Whatever the applicable standard of review in a compulsory arbitration, an award may be vacated if there is no rational basis for the determination based on the evidence adduced at the hearing ( Weinstein v. Department of Education of the City of New York, 19 A.D.3d 165, 798 N.Y.S.2d 383 [1st Dept.2005] ). Petitioner argues that there is no rational basis for the determination based on the evidence adduced at the hearing. The Arbitrator found Petitioner to be " entirely truthful" and then came to speculative conclusions not supported by the record. Petitioner points out that the arbitrator's conclusion that (1) " Petitioner has subjected himself and the DOE to' extremely widespread ridicule' compromising his ability to retain the respect of students and thereby throwing away his ability to be an effective teacher; and (2) that Petitioner's conduct has left the DOE with no ability to know whether or not petitioner has brought the same drugs into a school building posing a risk to students", are not supported by the evidence on the record. Respondent never alleged or introduced evidence to support the contentions that petitioner was impaired in his ability to teach as a result of the conduct for which he was arrested and charged, or that he ever brought drugs to school.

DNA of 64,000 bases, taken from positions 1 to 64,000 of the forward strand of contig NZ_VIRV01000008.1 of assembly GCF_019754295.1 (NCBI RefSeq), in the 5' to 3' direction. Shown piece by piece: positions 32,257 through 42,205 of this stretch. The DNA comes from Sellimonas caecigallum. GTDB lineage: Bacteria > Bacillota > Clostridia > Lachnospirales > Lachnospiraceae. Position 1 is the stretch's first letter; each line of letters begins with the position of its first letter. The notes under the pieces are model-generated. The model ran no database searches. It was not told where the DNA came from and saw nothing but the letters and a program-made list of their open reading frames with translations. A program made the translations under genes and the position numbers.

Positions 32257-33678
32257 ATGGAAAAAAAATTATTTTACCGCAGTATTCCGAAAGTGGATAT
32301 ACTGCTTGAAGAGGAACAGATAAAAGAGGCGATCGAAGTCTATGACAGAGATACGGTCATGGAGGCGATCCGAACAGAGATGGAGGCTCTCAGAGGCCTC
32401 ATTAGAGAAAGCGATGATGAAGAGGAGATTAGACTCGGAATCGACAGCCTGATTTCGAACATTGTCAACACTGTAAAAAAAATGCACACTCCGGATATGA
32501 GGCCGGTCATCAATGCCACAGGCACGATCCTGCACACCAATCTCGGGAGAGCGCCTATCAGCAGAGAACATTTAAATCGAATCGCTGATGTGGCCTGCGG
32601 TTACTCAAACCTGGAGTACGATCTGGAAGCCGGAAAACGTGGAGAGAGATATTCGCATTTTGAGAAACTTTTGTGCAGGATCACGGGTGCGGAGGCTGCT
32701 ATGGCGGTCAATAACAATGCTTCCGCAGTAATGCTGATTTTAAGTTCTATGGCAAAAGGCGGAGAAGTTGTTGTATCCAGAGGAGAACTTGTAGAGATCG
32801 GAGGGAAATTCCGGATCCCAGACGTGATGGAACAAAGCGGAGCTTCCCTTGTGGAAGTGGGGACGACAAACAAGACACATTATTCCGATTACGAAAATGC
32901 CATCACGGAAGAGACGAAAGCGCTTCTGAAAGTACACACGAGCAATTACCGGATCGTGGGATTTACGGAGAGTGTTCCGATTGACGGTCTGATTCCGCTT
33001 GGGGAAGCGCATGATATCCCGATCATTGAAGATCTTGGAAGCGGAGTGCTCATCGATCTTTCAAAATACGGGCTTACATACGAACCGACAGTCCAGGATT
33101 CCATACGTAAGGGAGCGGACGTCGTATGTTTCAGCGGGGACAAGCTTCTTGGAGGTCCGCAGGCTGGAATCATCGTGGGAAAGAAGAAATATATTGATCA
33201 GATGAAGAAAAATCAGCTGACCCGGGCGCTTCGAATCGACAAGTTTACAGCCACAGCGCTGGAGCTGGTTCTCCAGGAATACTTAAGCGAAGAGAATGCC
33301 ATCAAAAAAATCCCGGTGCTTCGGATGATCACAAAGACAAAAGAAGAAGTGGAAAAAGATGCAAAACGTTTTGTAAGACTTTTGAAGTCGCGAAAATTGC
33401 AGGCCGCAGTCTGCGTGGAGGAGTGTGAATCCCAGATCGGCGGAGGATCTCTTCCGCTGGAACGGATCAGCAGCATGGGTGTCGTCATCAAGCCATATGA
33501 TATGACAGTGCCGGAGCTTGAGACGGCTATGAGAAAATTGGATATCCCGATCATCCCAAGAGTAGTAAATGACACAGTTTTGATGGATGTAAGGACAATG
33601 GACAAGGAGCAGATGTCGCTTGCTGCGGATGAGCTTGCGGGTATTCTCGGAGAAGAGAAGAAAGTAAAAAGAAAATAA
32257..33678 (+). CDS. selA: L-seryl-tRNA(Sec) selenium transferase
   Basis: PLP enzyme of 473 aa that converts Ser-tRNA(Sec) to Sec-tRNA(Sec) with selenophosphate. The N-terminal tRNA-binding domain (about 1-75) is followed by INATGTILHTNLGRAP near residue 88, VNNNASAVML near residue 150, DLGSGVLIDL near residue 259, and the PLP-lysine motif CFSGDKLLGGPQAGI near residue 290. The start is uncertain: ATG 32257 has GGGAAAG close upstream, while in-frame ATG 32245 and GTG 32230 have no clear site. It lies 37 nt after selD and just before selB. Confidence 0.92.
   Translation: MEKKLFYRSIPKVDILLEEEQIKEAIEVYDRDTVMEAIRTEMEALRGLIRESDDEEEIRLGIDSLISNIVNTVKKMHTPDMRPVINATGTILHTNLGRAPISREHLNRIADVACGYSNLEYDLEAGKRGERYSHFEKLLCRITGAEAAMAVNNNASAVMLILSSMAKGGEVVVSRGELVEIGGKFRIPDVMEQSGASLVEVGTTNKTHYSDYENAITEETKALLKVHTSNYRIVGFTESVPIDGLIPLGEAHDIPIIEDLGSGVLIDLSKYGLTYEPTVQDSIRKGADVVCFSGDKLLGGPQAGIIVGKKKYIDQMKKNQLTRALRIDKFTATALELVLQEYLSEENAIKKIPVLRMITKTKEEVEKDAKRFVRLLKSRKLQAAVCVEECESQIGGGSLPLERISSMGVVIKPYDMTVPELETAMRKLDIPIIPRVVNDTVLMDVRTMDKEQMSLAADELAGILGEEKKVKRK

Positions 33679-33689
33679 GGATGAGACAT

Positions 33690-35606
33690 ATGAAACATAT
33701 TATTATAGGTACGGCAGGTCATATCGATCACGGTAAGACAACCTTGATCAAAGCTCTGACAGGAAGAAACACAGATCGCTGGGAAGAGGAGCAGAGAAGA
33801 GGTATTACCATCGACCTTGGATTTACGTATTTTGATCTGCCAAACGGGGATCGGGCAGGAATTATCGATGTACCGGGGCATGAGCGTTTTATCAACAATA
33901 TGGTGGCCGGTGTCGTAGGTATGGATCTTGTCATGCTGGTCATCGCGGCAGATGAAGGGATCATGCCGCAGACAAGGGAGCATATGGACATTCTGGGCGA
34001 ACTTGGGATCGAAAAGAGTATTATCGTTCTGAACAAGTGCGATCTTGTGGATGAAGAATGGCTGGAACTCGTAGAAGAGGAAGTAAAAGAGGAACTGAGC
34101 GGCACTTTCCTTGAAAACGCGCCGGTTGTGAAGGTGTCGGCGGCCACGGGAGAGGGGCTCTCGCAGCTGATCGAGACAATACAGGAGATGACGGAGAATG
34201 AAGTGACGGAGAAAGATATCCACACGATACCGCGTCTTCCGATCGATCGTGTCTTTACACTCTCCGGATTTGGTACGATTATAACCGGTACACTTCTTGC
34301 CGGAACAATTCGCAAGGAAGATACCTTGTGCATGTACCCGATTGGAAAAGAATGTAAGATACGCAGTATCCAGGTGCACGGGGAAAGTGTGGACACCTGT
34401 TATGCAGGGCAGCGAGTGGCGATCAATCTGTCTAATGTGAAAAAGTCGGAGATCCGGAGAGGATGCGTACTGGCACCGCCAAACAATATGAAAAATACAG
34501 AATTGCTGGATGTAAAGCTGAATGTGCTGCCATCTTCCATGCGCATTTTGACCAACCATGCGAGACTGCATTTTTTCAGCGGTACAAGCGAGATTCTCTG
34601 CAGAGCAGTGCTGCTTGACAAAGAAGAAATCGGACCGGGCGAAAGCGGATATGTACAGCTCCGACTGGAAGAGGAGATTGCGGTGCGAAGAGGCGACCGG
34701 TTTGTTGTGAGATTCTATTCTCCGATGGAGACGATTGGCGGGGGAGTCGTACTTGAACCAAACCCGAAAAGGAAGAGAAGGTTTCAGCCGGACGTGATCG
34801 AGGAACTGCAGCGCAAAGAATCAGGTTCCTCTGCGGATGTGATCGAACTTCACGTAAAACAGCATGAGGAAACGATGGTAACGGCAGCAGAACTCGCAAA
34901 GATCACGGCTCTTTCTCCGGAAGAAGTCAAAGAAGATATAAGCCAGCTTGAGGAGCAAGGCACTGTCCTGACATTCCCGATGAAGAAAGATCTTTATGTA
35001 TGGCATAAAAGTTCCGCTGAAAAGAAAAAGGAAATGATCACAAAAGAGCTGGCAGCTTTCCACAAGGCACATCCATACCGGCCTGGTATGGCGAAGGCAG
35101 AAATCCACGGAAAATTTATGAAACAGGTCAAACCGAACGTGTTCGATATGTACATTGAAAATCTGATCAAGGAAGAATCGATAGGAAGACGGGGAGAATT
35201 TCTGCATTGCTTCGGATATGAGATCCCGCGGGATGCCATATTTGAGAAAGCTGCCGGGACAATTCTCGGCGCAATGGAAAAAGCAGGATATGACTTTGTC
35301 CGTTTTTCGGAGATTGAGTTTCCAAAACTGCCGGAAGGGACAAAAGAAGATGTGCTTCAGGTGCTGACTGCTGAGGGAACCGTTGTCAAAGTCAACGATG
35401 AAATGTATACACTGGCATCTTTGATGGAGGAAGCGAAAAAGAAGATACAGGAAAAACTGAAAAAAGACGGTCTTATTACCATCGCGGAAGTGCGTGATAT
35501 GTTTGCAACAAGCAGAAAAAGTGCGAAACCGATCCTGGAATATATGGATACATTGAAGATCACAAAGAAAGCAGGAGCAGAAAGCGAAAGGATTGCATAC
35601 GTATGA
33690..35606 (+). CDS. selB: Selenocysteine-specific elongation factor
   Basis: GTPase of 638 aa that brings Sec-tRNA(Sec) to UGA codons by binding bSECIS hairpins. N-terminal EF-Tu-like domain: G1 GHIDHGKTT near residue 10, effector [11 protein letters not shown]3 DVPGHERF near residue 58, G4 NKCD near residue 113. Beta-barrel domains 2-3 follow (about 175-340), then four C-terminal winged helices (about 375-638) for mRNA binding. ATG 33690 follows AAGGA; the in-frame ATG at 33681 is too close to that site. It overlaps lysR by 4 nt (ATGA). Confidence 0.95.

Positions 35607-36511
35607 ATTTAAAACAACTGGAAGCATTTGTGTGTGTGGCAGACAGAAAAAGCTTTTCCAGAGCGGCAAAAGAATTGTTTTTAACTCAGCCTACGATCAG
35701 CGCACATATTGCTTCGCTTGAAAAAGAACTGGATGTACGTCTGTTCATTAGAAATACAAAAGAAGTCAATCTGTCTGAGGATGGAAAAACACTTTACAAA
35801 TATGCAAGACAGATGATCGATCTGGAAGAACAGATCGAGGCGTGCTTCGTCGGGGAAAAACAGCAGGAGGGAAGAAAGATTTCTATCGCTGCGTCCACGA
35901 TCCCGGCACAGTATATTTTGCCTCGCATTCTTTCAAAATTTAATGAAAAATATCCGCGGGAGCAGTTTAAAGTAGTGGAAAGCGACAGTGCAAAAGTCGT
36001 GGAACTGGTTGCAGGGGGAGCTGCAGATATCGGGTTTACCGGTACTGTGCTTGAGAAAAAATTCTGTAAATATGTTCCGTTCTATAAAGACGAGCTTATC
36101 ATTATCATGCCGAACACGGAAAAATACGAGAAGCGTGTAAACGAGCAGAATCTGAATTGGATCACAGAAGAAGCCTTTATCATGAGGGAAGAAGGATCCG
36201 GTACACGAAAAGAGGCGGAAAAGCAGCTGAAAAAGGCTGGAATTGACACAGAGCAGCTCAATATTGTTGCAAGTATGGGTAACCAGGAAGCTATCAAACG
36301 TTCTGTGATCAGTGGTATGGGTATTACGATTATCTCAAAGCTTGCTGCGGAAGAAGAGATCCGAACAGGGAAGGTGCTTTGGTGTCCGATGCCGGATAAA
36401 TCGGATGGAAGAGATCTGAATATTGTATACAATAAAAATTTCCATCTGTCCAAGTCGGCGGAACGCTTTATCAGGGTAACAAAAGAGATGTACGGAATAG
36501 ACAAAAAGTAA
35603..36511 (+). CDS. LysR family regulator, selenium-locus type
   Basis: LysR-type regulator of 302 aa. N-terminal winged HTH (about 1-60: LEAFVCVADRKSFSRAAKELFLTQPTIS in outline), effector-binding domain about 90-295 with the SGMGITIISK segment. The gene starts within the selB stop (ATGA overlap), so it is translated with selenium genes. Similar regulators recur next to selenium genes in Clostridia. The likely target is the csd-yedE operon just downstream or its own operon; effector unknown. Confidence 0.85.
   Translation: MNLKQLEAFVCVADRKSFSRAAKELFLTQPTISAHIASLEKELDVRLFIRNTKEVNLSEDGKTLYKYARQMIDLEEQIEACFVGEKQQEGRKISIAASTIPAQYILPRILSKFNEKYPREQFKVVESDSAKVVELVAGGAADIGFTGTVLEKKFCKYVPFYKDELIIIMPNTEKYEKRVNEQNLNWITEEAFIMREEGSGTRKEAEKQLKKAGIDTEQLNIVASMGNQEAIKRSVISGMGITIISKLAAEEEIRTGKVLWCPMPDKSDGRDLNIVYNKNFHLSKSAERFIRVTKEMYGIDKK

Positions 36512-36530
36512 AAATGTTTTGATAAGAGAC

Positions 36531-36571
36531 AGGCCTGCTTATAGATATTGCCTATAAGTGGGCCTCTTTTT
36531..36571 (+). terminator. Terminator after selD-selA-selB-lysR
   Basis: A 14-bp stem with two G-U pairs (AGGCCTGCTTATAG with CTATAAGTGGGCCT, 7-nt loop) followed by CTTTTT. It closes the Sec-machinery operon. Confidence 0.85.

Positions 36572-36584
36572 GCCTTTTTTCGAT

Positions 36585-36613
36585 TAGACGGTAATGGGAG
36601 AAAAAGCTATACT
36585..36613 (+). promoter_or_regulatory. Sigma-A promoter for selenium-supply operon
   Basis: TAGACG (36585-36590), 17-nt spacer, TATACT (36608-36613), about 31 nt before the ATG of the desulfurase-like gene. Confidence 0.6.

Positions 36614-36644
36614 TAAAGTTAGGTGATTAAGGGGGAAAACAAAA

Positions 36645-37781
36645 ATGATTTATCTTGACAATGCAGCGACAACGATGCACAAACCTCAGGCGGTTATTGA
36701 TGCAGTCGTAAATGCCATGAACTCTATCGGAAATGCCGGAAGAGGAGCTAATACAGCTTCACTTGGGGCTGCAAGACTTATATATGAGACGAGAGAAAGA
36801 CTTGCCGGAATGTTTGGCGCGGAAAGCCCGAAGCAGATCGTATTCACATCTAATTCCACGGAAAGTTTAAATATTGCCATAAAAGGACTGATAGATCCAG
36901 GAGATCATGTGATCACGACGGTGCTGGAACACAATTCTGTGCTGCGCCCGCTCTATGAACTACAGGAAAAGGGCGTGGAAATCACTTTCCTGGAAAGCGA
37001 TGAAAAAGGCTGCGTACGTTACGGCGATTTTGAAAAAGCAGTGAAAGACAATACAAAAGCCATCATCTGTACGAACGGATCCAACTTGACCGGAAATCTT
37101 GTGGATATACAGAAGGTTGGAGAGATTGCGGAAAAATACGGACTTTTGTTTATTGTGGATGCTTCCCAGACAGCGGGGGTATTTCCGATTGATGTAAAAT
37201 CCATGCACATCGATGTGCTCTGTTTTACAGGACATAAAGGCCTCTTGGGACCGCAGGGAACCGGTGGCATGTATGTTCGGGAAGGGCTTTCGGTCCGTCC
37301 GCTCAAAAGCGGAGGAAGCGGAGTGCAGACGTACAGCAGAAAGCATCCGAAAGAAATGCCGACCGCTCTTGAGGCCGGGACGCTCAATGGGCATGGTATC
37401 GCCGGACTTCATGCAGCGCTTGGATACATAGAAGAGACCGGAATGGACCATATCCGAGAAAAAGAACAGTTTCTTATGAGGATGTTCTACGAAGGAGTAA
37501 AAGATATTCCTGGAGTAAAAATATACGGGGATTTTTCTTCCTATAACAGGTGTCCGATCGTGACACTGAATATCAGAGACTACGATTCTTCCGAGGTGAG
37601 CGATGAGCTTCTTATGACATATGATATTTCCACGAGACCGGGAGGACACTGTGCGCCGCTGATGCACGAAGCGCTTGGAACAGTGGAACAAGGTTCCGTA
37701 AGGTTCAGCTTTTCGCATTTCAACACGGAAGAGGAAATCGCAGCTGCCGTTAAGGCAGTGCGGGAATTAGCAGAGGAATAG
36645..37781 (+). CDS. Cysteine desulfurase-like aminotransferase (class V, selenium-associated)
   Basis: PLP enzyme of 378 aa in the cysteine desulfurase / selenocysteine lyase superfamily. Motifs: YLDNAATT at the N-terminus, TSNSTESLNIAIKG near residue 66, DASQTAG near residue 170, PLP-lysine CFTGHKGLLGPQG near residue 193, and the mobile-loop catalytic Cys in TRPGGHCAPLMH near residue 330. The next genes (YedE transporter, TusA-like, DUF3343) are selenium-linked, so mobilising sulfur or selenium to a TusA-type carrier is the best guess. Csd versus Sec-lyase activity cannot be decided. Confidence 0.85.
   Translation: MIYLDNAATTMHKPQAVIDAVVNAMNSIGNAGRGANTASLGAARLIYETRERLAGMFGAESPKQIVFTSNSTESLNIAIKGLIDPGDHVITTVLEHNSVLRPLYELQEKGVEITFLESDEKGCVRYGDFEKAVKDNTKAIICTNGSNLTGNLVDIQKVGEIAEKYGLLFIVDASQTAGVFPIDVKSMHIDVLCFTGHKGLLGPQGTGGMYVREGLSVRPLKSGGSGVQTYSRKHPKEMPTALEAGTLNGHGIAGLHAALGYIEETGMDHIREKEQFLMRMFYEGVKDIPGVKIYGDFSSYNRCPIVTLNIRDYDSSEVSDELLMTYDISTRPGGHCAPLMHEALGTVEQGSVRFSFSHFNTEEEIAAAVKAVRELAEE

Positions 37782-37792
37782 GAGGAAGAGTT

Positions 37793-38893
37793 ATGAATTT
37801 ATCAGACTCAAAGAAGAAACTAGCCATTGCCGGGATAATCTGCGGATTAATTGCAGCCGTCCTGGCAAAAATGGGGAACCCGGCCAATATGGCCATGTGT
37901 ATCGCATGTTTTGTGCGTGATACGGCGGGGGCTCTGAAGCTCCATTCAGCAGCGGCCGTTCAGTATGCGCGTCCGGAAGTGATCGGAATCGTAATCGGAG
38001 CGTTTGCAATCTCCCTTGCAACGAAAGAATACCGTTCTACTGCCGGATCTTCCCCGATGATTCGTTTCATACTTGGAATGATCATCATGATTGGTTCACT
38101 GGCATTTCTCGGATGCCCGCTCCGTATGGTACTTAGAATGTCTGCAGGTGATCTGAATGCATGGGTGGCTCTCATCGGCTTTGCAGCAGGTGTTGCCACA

Further, Petitioner argues that in imposing a penalty of termination the Arbitrator failed to consider mitigating factors such as Petitioner's unblemished criminal record; his outstanding record as a teacher; that the conduct at issue was off-campus, while Petitioner was off duty, involved no students and was highly unlikely to be repeated.
Petitioner also argues that the arbitrator applied the wrong standard. Private conduct beyond the scope of licit concern of school officials ceases to be such in at least either of two circumstances (1) if the conduct directly affects the performance of the professional responsibilities of the teacher, or (2) if without contribution of the school officials, the conduct has become the subject of such public notoriety as significantly and reasonable to impair the capability of the particular teacher to discharge the responsibilities of his position ( See Matter of Goldin, 35 N.Y.2d 534, 324 N.E.2d 106, 364 N.Y.S.2d 440 ).